The rental market is booming as the continued downturn in the housing market led to falling sales in July, according to the RICS.
In the RICS Lettings Survey published today it said that new instructions to let, an indicator of supply, had increased at the fastest pace in the survey’s history as ‘many would-be-sellers found that becoming a landlord is a better option than selling in the current climate’.
It said 43% more surveyors reported a rise than a fall in landlord instructions compared to 35% in the previous quarter.
Equally both new instructions to let houses and flats had record increases with 47% and 39% more surveyors reporting a rise than a fall respectively.
On the occupational side the RICS said 37% more surveyors reported a rise than a fall in tenant lettings, up from 30% in the last quarter.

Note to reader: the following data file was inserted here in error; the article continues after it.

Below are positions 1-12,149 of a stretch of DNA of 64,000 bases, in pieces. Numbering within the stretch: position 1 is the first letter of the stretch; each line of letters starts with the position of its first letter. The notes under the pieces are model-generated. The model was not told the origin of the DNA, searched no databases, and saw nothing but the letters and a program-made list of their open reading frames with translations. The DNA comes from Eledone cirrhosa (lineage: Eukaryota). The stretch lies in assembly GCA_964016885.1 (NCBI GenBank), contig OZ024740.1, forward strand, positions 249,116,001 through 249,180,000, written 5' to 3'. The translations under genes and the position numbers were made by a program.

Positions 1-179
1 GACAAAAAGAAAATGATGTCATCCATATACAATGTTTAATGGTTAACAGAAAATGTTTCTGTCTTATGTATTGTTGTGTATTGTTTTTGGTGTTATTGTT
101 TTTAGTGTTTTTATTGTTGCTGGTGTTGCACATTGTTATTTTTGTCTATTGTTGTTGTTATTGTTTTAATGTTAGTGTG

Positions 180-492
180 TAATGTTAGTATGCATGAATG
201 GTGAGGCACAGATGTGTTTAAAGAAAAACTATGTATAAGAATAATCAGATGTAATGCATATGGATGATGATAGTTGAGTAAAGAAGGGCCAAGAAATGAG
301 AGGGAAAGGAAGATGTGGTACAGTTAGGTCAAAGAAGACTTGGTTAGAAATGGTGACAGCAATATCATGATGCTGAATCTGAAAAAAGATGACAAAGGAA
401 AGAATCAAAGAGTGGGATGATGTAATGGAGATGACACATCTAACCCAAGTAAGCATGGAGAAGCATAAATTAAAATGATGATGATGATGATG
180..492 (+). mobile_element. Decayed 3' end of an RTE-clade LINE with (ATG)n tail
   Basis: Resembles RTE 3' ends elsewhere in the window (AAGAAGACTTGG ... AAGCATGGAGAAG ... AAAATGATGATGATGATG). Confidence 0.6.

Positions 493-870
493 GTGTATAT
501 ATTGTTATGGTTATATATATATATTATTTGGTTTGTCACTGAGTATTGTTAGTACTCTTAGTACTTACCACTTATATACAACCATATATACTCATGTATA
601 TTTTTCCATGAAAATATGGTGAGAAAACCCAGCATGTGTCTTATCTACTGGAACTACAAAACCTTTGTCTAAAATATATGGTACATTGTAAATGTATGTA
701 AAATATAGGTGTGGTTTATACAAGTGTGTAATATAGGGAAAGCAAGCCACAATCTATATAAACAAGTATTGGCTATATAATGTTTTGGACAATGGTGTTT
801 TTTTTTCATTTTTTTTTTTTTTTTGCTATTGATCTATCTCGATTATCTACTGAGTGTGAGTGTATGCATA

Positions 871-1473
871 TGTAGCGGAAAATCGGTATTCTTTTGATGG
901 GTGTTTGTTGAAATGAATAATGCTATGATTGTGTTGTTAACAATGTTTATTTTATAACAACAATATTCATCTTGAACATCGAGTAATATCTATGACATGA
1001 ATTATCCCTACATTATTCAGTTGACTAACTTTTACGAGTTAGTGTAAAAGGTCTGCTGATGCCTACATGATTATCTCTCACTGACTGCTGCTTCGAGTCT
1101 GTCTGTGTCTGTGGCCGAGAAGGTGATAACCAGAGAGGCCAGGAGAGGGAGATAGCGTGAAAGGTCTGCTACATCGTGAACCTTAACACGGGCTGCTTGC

Demand for family homes remains stronger than for flats as many would be buyers have been forced to rent as the route to mortgage finance has been blocked.
It said 43% more surveyors reported a rise than a fall in demand for houses to rent compared to 34% of surveyors who reported a rise in demand for flats.
Rents have continued to rise while house prices fall, driving gross yields upwards.
Rising profits have kept landlords committed to the market, says the RICS, with the proportion of landlords opting to sell at the expiry of the tenant lease falling to 2.1%, down from 4.2%, and the lowest level on record. However, rental expectations have fallen slightly with some surveyors expecting over-supply to push rents downwards in the next quarter.
RICS spokesperson James Scott-Lee said: ‘The lettings market is booming with many vendors opting to rent their property while sales in the housing market continue to dry up. Many are willing to hold and await the return of capital appreciation.
‘Becoming a landlord is now an increasingly profitable option with rising rents and yields offering good returns.
'Established investors have been reaping the benefits of the housing downturn for sometime and will continue to do so in the short term.
'However, ever increasing supply could have an impact on rental growth as tenant options increase.’
The RICS Residential Lettings Survey began in 1998.